“This risk is due to the body’s increased tendency to form blood clots after any major surgery,” Dr. Rasquinha explains. “The risk can be minimized by having a cardiology evaluation before surgery and taking medications to prevent blood clots after surgery.” Also, he says, anyone who smokes should quit before having surgery.
Other risks that accompany joint replacement surgery include bleeding, infection, injury to a nerve or blood vessel, and loosening of the new joint over time. However, Rasquinha says that “these risks can be reduced to under 5 percent with good management before and after surgery.”
Joint Replacement Benefits
On the upside, recent research suggests long-term benefits from joint replacement surgery. They’re worth considering when pondering your decision because 95 percent of hip replacements last 15 to 20 years, and 85 percent of knee replacements last 20 years.
For instance, researchers have found that people with osteoarthritis who had a hip or knee replaced were 40 percent less likely to have a heart attack or stroke than were those who didn’t have the surgery. The findings, which stemmed from a study involving 2,000 people, were presented at the 2014 annual meeting of the American Academy of Orthopaedic Surgeons.
RELATED: 6 Warning Signs of Rheumatoid Arthritis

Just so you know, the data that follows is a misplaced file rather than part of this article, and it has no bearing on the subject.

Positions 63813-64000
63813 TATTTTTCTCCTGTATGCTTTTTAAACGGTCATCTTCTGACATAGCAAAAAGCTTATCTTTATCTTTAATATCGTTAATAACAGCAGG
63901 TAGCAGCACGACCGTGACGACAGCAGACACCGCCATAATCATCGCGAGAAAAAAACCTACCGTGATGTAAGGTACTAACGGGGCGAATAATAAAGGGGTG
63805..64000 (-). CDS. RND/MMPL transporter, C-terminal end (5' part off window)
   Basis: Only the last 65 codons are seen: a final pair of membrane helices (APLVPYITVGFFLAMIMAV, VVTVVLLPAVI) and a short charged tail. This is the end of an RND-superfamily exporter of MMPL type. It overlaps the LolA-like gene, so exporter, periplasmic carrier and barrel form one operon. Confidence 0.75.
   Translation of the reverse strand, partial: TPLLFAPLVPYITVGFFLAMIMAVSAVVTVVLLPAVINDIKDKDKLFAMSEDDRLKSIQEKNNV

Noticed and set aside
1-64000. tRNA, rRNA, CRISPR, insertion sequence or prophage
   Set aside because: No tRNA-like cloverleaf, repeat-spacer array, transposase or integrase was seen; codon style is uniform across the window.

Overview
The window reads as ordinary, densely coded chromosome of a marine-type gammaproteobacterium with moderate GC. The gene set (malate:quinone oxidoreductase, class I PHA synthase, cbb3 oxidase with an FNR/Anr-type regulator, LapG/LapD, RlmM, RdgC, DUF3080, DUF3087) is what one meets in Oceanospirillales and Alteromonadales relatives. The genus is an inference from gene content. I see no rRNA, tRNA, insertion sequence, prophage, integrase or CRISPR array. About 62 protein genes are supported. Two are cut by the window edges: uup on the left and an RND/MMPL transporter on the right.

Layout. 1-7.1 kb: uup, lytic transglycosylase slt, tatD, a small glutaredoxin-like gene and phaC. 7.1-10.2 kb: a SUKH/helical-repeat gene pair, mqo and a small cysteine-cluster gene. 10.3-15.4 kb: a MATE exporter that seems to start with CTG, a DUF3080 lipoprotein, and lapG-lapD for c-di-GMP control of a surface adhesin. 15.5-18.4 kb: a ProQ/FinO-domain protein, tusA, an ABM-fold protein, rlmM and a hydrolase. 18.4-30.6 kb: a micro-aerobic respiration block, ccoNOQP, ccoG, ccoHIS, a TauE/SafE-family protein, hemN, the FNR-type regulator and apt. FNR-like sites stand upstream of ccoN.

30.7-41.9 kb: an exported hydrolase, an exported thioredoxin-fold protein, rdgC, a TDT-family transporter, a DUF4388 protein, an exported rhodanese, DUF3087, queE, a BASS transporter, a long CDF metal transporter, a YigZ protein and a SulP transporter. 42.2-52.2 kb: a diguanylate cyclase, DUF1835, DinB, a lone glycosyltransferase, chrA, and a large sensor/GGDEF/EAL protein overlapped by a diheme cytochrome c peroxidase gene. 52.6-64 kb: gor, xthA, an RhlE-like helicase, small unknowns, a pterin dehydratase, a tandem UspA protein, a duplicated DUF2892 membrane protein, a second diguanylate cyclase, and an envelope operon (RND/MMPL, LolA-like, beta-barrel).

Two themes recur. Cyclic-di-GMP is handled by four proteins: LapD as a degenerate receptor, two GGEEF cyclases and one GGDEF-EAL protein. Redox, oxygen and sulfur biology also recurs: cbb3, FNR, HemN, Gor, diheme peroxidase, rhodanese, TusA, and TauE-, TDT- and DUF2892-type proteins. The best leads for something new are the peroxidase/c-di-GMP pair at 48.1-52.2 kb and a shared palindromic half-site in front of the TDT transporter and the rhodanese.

A study presented at the group’s meeting the previous year found a reduced long-term risk for death, heart failure, depression, and diabetes in people with osteoarthritis who had a total hip replacement, compared with those who did not have the surgery.
“These results are not surprising when you consider how much life changes when you can walk and move without pain,” Rasquinha says. “Chronic pain and disability are linked to depression and heart disease. After surgery, physically and emotionally, your quality of life improves.”
What About Rheumatoid Arthritis?
Though osteoarthritis usually is caused by years of wear and tear on specific joints, rheumatoid arthritis is an inflammatory disease that affects the whole body. Most joint replacements and most of the research on joint replacements are related to osteoarthritis. However, about one of every four people with rheumatoid arthritis will also need a joint replacement.
“Because rheumatoid arthritis is an inflammatory disease, risk factors may be higher,” says Stacy Ardoin, MD, an assistant professor in the division of rheumatology and immunology at Ohio State University’s Wexner Medical Center in Columbus. For instance, she says, “rheumatoid arthritis by itself is a risk factor for heart disease.”